Some do, some don't. Without the make and model number, we're pissing
in the dark here. I worked in an appliance parts call center, and we
never proceeded further with a customer until we knew those two vital
bits of information.
You haven't been electrocuted then? (He has started a new thread
because he didn't like the answers he got when he cockily said "You'd
have to be a retard to get shocked by 220v". He got put right.)
If the oven light, stovetop fluorescent light, clock or range outlet
does not function correctly, often the problem can be a blown fuse or a
tripped circuit breaker. Many electric ranges include a fuse in the
120-volt circuit that operates such items as oven and stovetop lights,
the electric clock, convenience outlets, etc. In order to check the
fuses on your electric range, the following steps should be taken:
1. Before repairs or testing can begin you must disconnect the
electricity at the fuse panel, at the circuit breaker panel, or by
pulling the plug. Make sure the power is off before proceeding. A jolt
from 220 volts can be fatal, use caution!
2. Refer to the owner's manual or to the wiring diagram for your
electric range to locate the fuse you need to examine. The type of fuse
used in electric ranges is usually the plug-type. This type has a
threaded metal base (similar to a light bulb's base) and a flat top
marked with an amperage rating. The fusible link is visible through a
glass window in the top.
3. Visually inspect the fuse to see if it has blown. The fusible
link is visible through a glass window in the top. If the fuse is good,
this link will be intact. If the fuse has blown due to an overload,
this link will be visibly broken. If the link is broken and the glass
window is also blackened, this indicates a short circuit. In either
case, the problem that caused the blown fuse MUST be identified and
corrected before installing a new fuse of the correct amperage rating.
IMO they all should have some kind of built in over current/over temperature
(especially outside of the "envelope") but generally speaking, they don't.
The quick and dirty way to check this out is to put in a replacement fuse
and use the "smoke test." Fuses do fail because they are in a hot area and
have been run "hot" for long periods of time.
Likewise, when a CB trips the initial response is to reset and see how long
| I am going to ask the same question a different way.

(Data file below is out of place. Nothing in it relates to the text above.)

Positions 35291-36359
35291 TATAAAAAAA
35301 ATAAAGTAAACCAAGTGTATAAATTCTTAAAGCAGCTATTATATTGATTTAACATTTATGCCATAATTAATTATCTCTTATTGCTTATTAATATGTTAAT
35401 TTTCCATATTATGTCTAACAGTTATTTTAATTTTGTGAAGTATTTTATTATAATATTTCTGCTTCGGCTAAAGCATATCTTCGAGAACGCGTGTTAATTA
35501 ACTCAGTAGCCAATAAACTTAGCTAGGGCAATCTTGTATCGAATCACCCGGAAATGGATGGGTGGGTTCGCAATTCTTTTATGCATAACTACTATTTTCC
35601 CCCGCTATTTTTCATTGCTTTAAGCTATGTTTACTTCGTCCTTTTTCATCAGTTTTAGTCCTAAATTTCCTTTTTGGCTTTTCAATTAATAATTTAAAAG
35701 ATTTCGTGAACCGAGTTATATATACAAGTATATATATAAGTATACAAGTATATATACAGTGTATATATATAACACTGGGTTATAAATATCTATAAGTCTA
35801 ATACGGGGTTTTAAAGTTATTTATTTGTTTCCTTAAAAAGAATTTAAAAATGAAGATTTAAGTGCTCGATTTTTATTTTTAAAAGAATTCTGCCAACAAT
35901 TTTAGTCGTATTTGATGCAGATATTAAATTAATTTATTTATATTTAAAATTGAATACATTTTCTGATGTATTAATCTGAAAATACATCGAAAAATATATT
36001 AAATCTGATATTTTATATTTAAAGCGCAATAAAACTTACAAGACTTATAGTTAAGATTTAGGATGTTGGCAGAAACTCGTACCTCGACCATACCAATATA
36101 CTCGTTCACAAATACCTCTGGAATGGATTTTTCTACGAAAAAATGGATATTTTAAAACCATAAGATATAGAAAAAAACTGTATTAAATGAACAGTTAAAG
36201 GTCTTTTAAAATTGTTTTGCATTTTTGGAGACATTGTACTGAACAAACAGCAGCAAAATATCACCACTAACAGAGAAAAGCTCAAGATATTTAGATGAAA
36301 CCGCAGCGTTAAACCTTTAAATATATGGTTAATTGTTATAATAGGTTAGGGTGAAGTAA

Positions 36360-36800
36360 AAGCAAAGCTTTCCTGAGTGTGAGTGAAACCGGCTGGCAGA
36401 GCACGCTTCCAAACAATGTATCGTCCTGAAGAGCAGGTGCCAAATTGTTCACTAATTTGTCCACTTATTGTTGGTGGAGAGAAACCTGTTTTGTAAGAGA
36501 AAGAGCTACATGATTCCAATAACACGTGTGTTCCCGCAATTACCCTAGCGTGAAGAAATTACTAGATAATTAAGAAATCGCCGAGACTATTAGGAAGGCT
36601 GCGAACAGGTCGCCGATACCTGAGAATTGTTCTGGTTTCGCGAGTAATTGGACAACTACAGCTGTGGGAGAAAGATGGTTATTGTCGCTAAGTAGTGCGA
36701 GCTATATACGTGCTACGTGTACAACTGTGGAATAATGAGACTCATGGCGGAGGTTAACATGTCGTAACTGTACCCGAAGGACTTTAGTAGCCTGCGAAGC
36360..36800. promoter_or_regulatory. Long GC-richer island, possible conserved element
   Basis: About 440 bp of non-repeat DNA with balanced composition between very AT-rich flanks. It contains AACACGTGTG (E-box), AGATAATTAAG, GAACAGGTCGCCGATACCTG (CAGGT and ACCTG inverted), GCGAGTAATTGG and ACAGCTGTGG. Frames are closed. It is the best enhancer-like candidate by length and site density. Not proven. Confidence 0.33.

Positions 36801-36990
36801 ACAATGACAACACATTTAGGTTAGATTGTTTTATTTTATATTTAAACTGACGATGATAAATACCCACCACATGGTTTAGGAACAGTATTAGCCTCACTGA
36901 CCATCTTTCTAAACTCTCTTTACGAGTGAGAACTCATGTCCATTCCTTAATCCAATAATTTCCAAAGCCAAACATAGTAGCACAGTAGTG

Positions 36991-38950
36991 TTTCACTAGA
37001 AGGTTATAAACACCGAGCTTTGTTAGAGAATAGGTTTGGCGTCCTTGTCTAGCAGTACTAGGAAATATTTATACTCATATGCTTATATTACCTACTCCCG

| Does an oven have internal over current protection?
I've seen a circuit breaker on a convenience outlet on one oven.
I've seen schematics of another and it definitely had no fuses
| I have been trying to find a site that sells fuses for ovens but I
| haven't found any. Some sites sell thermostats. You would think these
| would also carry fuses if they existed.
If they have fuses, they are likely to be common types.
| Phil Howard KA9WGN (ka9wgn.ham.org) / Do not send to the address below |
Comment. I used to run a school cafeteria. Some eight years ago one of
the stoves was replaced. When it arrived it had 'no internal fuses'!
It was fed from a wall outlet that had a 40 amp 230 volt breaker some
20 feet away. Sure enough some wiring deteroriated and burnt up inside
the stove and then fused to the metal frame, tripping the 40 amp
In the UK where I am, electric cookers rarely have fuses except for
accesories such as lamps, clocks, etc. They are commonly wired to fused
& DP switched 30A 230v outlet boxes right behind the appliance. More
than a metre of cable would be considered very bad practice (and
I think not, UK uses double pole 40A/45A switched outlets.
They are not fused outlets.
I've never installed a switch fuse on a domestic cooker.
Though I have done several industrial ovens on 63A switch fuses.
Any I have seen had screw in fuses hidden behind the top panel where the
controls are located. These are same as used to be used in entrance panels
in homes and should be available at hardware stores. Just ask for "fuses"
The schematic which is usually on the back of the stove will indicate the
Don Kelly email@example.com
remove the X to answer
I concur, I have seen flip-up-the-top-panel style stoves with fuses
(about five fuses) that were screw in type, they looked like ordinary
panelboard fuses. I just checked my stove here, there is what appears
to ba single reset button. Who knows, could be for the 120V.
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